I have a client wanting a small bar built out of cherry for his soon to be finished basement. We will be mimicking a commercial version he saw in a local restaurant. I inspected the bar carefully and feel fully confident in the task at hand even though I have never taken a bar on before. However, there was one problem I immediately detected and I know I can not afford to make the same mistake. They used draw bolts or "dog bones" to assemble the miters and I can't imagine that they didn't use glue. For the most part the miters held together pretty good, but there were a few places where they had opened up, obviously in between the fasteners. Does anyone have experience with a foolproof method so this will not occur? I was considering a series of pockets to drive large cabinet screws, so I wouldn't have to mess with the draw bolts.
(Furniture Making Forum)
From contributor V:
I have used the draw bolts and pocket screws. I think you will find that on thicker material like bar tops, the pocket screws can misalign the surfaces. Though they can be sanded in, it puts unequal stress on the bottom of the wood and does nothing for the top of the joint except maybe pull it apart with the downward pressure.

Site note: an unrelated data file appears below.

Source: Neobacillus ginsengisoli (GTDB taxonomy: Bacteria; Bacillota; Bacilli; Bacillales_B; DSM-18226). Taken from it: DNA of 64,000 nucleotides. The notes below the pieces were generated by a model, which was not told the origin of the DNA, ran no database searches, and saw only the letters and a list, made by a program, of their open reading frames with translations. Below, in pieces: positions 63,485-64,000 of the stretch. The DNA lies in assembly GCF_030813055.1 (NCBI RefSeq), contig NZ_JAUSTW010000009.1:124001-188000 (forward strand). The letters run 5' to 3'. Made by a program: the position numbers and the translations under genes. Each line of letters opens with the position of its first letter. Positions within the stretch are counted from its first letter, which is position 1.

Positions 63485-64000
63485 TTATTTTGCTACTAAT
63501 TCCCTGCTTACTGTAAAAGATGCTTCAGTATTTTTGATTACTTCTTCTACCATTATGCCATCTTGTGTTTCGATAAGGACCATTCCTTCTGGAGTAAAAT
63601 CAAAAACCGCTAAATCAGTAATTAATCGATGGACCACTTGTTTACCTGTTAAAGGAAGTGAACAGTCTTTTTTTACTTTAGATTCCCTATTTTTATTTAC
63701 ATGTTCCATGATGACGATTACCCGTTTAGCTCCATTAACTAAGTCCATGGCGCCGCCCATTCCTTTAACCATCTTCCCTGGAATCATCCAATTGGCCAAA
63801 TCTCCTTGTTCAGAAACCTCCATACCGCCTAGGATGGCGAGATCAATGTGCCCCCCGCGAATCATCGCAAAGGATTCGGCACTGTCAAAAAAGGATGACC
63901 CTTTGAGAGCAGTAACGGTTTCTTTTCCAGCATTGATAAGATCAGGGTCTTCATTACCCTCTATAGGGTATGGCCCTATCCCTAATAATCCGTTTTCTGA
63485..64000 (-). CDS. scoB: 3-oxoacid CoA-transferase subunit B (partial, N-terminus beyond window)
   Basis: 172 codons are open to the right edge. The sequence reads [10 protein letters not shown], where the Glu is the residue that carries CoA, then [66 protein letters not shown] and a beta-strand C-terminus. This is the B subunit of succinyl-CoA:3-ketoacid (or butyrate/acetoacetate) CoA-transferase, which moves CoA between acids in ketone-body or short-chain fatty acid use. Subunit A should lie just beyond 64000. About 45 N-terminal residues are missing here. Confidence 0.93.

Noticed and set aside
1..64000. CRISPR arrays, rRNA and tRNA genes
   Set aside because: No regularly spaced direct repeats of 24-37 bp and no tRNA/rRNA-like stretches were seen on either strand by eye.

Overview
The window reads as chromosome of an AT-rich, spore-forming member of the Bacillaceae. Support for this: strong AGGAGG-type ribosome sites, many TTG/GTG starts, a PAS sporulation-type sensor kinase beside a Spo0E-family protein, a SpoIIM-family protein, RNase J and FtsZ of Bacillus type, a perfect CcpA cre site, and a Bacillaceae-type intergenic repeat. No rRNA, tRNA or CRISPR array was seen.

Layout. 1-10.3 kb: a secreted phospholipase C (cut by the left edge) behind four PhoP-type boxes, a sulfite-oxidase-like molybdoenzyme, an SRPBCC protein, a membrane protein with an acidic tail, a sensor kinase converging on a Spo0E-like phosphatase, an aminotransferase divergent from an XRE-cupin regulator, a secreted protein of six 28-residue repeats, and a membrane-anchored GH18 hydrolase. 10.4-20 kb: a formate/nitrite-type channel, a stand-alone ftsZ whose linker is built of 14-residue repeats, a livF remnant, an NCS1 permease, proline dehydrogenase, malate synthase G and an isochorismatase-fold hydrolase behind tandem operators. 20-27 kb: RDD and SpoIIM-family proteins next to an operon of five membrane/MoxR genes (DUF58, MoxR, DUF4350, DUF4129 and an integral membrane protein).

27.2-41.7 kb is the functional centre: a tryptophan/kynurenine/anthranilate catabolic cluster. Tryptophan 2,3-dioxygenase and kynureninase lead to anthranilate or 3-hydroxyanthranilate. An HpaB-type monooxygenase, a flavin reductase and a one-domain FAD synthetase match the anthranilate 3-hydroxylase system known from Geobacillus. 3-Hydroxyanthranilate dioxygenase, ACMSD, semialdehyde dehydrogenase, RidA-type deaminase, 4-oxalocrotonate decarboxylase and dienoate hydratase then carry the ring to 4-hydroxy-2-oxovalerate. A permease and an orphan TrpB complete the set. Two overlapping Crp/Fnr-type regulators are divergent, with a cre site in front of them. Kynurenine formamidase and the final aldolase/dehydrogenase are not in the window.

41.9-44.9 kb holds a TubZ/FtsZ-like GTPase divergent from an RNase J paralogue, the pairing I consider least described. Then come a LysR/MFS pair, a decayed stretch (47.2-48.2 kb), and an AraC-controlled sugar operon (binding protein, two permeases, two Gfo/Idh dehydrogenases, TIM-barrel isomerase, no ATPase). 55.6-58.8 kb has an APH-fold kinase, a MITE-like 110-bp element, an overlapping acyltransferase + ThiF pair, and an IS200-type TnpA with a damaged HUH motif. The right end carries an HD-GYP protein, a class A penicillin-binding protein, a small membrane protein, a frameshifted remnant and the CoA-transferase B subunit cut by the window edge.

Comment from contributor S:
We just produced a cherry bar top with a long miter. The technique was a series of floating tenons (dominoes) within the miter and glued up with Gorilla Glue (very strong adhesive). The clamping technique was created by gluing on a series of triangle blocks along the edges which create parallel surfaces to the glue joint as well as an edge to be used for clamping, in order to close up the miter while gluing.
Between the triangle glue blocks and top edge is brown paper so that these blocks can be broken off after clamping is completed. Titebond is used (a rub joint will do) and needs to set up overnight prior to clamping. It's a great technique that gives full clamping ability on any miter joint. Once done, break off the triangles with a hammer, scrape and sand the brown paper off and voila.